This American Life producer Sarah Koenig checks out competing sales techniques at a Chevy dealership on the south side of Chicago. It turns out the number two salesman thinks he's number one, and the number one salesman...is a grandmother, Yvonne Hawk.
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Host Ira Glass talks to This American Life contributing editor Jack Hitt about the time he hacked into his employer's computer and found out what he didn't want to know.
They are ordinary people who go undercover in coffee shops and chain stores, spying for The Man. This American Life producer Lisa Pollak reports.
What do you do when you think your apartment is being bugged? You call the apartment de-buggers. It's a weird job; still, someone's got to do it. This American Life producer Jane Feltes goes on a counterespionage mission.
When Ira heard that Cathy La Luz, the best public school teacher he'd met during all his years of education reporting, was considering leaving her job, he went to see her in her classroom.
We continue with the story of Irving Elementary, and hear what's happened to make Cathy La Luz think about quitting. In just nine months, the reforms that had made the school a model began to unravel.
Washington Irving Elementary School became a model of school reform in Chicago a decade ago. The school did it without adding a ton more money.
It seems apples for the teacher is a bygone tradition. Host Ira Glass talks to Mindy, a first-grade teacher, about the rather racy gifts her students give these days at Christmas.
This American Life host Ira Glass talks about one thing you probably haven't heard about the occupational hazards of working in Iraq: Since you work every single day, you never know what day of the week it actually is.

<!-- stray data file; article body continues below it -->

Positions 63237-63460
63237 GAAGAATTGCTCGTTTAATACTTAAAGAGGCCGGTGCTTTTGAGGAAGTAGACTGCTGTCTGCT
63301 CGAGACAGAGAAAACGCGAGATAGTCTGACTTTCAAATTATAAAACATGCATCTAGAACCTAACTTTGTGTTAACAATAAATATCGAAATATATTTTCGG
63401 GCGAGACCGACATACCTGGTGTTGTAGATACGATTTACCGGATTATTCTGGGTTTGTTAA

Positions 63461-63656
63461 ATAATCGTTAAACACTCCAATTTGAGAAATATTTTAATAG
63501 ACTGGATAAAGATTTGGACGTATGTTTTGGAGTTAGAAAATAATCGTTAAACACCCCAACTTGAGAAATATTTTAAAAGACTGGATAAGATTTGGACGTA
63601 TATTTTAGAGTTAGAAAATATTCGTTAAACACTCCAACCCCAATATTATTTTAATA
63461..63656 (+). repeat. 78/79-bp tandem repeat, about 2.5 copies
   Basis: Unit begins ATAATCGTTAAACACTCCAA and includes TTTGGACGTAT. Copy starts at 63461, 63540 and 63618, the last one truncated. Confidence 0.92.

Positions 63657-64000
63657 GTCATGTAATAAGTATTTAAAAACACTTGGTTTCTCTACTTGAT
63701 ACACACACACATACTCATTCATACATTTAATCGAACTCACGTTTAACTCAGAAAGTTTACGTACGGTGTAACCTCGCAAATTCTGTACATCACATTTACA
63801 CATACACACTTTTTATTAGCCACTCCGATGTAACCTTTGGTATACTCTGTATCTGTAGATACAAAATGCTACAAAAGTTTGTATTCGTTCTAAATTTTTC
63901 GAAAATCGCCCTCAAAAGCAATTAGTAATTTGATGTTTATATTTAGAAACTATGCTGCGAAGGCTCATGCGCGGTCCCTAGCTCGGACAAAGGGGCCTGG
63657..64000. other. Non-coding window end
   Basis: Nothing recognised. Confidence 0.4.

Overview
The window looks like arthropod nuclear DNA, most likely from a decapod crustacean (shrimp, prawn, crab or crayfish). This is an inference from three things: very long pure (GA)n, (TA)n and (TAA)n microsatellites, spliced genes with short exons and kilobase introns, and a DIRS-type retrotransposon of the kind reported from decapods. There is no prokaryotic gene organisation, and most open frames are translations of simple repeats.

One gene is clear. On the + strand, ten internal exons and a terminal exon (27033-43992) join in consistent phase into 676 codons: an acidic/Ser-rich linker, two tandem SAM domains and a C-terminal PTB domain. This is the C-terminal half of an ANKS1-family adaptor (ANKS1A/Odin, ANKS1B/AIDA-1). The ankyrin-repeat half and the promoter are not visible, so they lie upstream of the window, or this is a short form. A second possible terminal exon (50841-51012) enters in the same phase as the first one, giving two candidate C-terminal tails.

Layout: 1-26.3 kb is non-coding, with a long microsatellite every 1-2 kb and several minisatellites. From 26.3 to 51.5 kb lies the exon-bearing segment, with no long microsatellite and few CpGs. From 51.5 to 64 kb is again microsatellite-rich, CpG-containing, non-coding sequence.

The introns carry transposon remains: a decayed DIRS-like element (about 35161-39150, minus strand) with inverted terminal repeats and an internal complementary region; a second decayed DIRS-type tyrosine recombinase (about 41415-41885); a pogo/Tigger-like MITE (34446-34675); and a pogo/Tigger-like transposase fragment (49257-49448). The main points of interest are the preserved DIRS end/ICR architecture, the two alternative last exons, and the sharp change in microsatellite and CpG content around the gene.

A former military man, Hank was hired by Custer Battles to clean up one of its other Iraq operations, guarding businessmen. He has a very clear idea of who he wants working for him: "flat-bellied, steely-eyed professionals." Instead, he's trying to tighten up a outfit whose workers once engaged in an extended firefight at a Baghdad hotel—against each other.
Karen Hahn, who works for Custer Battles at the airport, started out there screening women passengers—and learned a lot from their handbags. Unlike most people Nancy met in Iraq, Karen is not a former military person, she doesn't work with guns or big machines, and she's never been happier in her life.
Hundred of Iraqi police officers have been killed since the United States invaded Iraq. One Boston cop, Jerry Burke, is trying to keep them on the job, and train them in Western police practices.
Nancy finally gets Hank, the Custer Battles employee, to answer the question of whether he ever has any reservations about his mission—or the country's mission—in Iraq. (3 minutes)John Kimbrough composed original music for this week's show.